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 Posted:   Feb 29, 2020 - 1:20 PM   
 By:   Justin Boggan   (Member)

My thoughts on the score (I skipped the song):

It's probably serviceable to the film, but outside it, it's nothing but a "Heard it before" case, with no interesting hooks or memorable themes, quasi feel goods, cues that just dash about with a happy feel but go nowhere and sometimes end abruptly. Every once in a while something interesting comes along, but it flutters away just as quickly as it arrived and never amounts to anything. And then you're slapped in the face with some annoying rare rock cues.

There are a lot of short cues, which could be easily be forgiven if they were good (the longest one was 3:24, and it was one of the last cues; everything else, typically around forty seconds). David Bell did more in five/ten second cues on "Murder, She Wrote" then two composers did here on any short cue.

If I had to pick any cues that stand out, I'd chose (BEWARE of possible spoilers in track titles):
The Spell (1:06)
Laurel in Pursuit (0:44)
Tavern Remodeling (1:12)
Magnora Gantuam! (which falls apart at the end; could have been a highlight if not for that end) (0:32)
Pixie Dusters (1:18)
Driving Test (but really is just squeaked in) (3:17)
Tracking Guinevere (1:04)
The Trust Bridge (1:20)
Running from the Cops (1:59)
Boom Bastia! (0:47)
Barley's Last Memory of Dad (0:58)
Share My Life with Him (3:24)
Battling the Dragon (3:03)
Track 44 (title is probably a spoiler) (2:52; really from about 1:20 in)

(that's from forty-four cues, not counting the song)

Your opinion may of course vary, but for me, this is a pass.

 Posted:   Mar 1, 2020 - 2:15 AM   
 By:   JamesSouthall   (Member)

A decent film, I thought, but not a Pixar gem. Score not really very noticeable in context.

I did scan some reviews after I read it to see what others thought, and came across possibly the single worst take on a film I have ever seen from a critic, courtesy of Oliver Jones

"Its story is driven entirely by the desire for Barley and his brother Ian, a shy 16-year-old voiced by Tom Holland, to harness long dormant magic and go on an epic quest—not for fame and glory—but to spend a few scant moments playing catch with their dear departed dad. ... Apparently, it is more appropriate for young men to set about slaying a dragon than it is to spend a few sessions sorting out their feelings of loss with a trained professional."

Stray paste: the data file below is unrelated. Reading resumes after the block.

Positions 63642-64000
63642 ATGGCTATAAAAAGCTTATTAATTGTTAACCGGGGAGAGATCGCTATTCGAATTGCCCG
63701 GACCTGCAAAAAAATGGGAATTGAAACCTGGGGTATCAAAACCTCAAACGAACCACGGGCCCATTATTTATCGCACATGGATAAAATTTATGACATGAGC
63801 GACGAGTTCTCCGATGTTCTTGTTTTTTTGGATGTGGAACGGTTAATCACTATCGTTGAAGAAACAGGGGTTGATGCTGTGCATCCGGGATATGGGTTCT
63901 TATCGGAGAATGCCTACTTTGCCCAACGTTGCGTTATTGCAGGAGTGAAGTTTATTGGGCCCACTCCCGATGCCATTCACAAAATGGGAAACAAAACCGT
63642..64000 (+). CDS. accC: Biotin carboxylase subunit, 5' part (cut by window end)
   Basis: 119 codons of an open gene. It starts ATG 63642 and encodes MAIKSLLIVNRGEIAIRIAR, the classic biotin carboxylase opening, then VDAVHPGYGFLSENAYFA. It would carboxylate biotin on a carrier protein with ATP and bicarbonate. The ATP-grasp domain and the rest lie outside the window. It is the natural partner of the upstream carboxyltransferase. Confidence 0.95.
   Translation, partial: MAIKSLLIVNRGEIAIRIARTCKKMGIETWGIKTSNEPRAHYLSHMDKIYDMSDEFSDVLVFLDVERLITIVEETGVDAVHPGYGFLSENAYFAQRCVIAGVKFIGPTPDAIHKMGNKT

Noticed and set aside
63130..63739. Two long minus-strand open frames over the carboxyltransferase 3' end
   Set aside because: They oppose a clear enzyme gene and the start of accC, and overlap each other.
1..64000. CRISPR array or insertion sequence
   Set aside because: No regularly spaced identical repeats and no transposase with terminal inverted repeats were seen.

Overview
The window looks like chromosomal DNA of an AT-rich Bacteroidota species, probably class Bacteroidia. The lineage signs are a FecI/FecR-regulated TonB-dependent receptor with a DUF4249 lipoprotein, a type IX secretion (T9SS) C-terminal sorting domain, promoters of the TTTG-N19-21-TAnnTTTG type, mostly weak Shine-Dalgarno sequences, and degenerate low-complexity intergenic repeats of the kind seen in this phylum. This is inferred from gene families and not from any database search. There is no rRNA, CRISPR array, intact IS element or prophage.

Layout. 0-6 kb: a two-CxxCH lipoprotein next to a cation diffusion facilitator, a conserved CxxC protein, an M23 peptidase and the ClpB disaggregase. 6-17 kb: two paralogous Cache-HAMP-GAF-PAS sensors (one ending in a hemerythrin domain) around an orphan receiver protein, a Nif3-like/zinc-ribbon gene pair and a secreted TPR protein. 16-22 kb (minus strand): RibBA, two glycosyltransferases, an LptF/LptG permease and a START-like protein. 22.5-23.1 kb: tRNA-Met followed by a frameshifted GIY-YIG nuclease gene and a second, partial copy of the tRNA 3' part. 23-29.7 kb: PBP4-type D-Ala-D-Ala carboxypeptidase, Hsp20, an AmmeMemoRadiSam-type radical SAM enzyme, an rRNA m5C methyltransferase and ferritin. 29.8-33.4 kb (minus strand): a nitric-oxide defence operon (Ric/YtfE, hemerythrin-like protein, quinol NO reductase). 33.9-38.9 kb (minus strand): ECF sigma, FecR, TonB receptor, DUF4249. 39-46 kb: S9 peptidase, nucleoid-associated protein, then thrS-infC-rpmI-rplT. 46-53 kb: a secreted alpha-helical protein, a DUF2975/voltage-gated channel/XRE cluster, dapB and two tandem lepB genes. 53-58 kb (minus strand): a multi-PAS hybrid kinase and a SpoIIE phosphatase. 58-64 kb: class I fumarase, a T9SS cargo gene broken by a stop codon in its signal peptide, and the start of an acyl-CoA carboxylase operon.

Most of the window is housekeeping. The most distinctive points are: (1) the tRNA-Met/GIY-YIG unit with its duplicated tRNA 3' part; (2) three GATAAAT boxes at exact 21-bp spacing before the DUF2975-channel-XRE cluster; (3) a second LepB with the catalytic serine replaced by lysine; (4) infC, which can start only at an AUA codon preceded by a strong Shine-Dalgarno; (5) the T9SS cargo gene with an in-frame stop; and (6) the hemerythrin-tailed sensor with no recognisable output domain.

Seriously? He doesn't understand why two boys might be willing to put themselves in danger and basically do anything at all to spend a few moments with their father, and why they might choose to do that rather than "spend a few sessions sorting out their feelings of loss with a trained professional"? He really thinks Pixar should have made a film about grief counselling?

 Posted:   Mar 1, 2020 - 7:08 AM   
 By:   JamesSouthall   (Member)

Review of the album:

 Posted:   Mar 2, 2020 - 3:42 PM   
 By:   Xebec   (Member)

I've recently been getting into the Danna brothers' works, particularly Mychael.
He did a score i really like for a bad Atom Egoyan film called The Captive.
Of their work, I only really have 8mm, Moneyball, and Resident Evil: Apocalypse(which is a great score i really like and has different sound). So i'll check this one out.

 Posted:   Sep 21, 2020 - 8:04 AM   
 By:   KeV McG   (Member)

Pretty spot-on with that review, James.
I haven't seen the film yet (our boys have and said they enjoyed it, and I was warned 'there's a sad bit at the end that might make you cry, Grandad'), but I played the score (twice) today and there are about 18 tracks that I really like and will be editing those into a score album representation.
Some of it reminded me of The Good Dinosaur at times.
Those lyrical moments with a slight folk/pop beat.
And the emo' theme is very nice and ticks all the right boxes for tugging at your heartstrings.
Pretty standard overall, but not without some really pleasant moments of beauty and sadness.

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